Tuesday, March 13, 2018

Acadia University investigation of professor intensifies campus free-speech debate

His comments, which include statements arguing a gender pay gap doesn’t exist, that multiculturalism is a sham and that decolonization is a scam, have resulted in personal and sexual harassment complaints from students

A small-town university in Atlantic Canada has been thrust into the epicentre of a national debate about free speech on campus, amid new allegations a controversial professor has made "racist and transphobic comments" in class.

Critics and supporters of associate professor Rick Mehta have come forward after Acadia University in Nova Scotia launched an investigation following complaints from students, faculty and others about his polarizing views.

A group of Canadian professors dedicated to the defence of academic freedom have condemned the Acadia probe, while Mehta's designated department head says some students at the Wolfville school say they have stopped attending his class because of his comments.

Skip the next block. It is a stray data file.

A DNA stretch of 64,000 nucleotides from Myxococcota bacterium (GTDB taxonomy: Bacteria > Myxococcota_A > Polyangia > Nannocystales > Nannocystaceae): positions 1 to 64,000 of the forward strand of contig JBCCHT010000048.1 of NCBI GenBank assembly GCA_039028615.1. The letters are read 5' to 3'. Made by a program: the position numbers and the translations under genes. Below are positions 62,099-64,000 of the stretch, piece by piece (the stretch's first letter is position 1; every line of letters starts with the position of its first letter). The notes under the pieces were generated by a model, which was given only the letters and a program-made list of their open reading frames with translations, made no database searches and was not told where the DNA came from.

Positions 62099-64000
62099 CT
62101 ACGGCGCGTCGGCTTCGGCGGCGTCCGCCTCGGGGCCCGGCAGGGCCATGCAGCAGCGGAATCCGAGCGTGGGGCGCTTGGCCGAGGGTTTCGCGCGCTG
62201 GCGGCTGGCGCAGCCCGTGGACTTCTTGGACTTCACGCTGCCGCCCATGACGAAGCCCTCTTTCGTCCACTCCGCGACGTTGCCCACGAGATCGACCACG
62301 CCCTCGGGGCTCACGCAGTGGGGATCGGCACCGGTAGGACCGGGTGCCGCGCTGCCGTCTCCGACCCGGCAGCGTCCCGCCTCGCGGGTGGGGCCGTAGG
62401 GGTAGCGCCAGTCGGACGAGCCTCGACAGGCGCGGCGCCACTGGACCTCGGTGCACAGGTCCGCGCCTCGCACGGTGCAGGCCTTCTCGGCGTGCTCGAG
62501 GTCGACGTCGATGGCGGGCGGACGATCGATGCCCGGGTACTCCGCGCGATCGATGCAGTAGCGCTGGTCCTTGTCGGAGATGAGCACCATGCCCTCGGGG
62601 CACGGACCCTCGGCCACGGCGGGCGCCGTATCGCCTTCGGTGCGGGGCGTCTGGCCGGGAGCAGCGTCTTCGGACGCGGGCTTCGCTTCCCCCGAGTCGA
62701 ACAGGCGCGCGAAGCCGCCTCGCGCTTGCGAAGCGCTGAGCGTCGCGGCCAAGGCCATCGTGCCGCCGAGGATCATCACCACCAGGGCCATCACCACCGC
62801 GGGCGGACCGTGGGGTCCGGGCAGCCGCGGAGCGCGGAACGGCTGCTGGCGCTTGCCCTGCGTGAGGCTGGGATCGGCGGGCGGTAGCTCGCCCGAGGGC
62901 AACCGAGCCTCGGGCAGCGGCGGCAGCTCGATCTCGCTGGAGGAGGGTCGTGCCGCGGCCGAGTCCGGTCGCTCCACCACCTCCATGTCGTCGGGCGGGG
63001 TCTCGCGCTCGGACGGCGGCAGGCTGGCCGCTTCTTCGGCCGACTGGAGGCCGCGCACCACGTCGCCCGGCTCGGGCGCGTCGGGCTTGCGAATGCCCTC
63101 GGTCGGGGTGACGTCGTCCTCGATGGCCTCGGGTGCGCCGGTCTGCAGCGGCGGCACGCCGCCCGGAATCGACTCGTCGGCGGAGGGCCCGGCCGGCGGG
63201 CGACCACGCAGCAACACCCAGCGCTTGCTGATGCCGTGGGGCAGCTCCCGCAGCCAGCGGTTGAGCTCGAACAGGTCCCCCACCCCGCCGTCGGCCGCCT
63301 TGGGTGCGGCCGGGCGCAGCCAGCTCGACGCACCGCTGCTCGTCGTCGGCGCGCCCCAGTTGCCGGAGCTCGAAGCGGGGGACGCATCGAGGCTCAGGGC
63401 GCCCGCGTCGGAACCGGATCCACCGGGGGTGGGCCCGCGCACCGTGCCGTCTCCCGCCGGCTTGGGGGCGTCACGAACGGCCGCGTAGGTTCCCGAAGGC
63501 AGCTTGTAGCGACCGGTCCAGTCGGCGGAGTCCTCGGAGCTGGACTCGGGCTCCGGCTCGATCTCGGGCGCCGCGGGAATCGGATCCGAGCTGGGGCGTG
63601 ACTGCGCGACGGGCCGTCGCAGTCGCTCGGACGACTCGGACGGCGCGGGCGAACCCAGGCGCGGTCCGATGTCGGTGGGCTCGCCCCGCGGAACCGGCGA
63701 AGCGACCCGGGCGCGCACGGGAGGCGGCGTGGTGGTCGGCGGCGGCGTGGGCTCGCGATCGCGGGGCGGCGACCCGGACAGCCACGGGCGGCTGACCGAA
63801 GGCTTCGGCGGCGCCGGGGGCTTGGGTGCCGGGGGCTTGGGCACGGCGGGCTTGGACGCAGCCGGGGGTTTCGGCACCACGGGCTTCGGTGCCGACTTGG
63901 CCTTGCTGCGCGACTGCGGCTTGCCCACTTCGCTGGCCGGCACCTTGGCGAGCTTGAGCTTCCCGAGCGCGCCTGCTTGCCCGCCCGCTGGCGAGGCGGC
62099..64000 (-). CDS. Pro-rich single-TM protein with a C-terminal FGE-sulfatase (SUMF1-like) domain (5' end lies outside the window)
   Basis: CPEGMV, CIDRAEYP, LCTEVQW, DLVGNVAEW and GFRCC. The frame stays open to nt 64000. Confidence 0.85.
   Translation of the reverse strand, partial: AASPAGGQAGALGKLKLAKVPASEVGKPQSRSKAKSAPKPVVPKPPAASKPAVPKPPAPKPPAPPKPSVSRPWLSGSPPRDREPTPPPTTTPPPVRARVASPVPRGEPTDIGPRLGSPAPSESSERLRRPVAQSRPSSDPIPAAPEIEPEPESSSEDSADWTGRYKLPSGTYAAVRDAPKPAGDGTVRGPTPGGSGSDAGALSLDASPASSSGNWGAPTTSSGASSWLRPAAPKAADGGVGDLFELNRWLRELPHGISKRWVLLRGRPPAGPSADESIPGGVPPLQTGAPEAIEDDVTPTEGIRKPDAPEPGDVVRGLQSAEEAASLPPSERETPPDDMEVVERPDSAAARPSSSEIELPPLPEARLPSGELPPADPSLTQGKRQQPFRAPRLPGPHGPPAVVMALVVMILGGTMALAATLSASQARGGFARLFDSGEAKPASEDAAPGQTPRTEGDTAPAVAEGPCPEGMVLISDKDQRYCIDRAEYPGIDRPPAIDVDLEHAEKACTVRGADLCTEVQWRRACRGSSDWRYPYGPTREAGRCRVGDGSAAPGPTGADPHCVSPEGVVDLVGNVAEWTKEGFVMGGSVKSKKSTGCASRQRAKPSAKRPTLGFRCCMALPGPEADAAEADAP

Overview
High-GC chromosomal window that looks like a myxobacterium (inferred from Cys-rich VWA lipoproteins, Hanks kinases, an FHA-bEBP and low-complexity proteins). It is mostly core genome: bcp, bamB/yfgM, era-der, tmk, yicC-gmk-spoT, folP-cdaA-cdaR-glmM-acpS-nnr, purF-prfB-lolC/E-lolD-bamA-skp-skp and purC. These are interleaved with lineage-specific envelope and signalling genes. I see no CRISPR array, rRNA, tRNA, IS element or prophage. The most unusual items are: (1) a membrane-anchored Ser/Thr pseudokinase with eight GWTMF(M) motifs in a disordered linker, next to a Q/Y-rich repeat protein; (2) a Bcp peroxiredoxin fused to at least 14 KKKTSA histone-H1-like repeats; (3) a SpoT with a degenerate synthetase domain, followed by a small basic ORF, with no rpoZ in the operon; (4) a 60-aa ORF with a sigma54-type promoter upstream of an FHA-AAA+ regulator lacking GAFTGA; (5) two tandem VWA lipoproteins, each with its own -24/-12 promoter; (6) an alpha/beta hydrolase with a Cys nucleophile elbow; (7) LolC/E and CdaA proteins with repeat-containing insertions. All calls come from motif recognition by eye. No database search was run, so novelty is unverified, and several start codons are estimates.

Margaret Wente: You can't say that on campus

The outspoken psychology scholar has made comments about a range of contentious issues including decolonization, immigration, and gender politics.

While his defenders say his voice is an antidote to political correctness run amok, his critics say he attacks marginalized people and perpetuate harmful stereotypes. The situation has exposed the challenge facing universities of balancing the open exchange of ideas with the responsibility of keeping students safe and supported.

Mark Mercer, president of the Society for Academic Freedom and Scholarship, said in a letter Friday that Mehta's views may be unpopular but they do not constitute an attack on anyone.

"I have read many of Dr. Mehta's postings and it is difficult to see how anything in them could be construed as discriminatory or harassing," he said in the letter to Acadia's vice-president academic, Heather Hemming. "If Dr. Mehta's ideas are false or pernicious, they could be shown to be so through discussion and better ideas."

Mercer, professor and chair of the philosophy department at Saint Mary's University in Halifax, added in an email that the investigation is a "frontal assault on academic freedom" and warned that investigating a professor for the content of his opinions would cast a chill over campus debates.

Other professors have also spoken out against the investigation, as well as changes to Mehta's teaching allocation assigning him smaller courses.



Anonymous said...

Normal people should not have to adjust to those with twisted minds.

Bird of Paradise said...

Liberals can often be the most intollerent people around look at how they try and shout down conservative speakers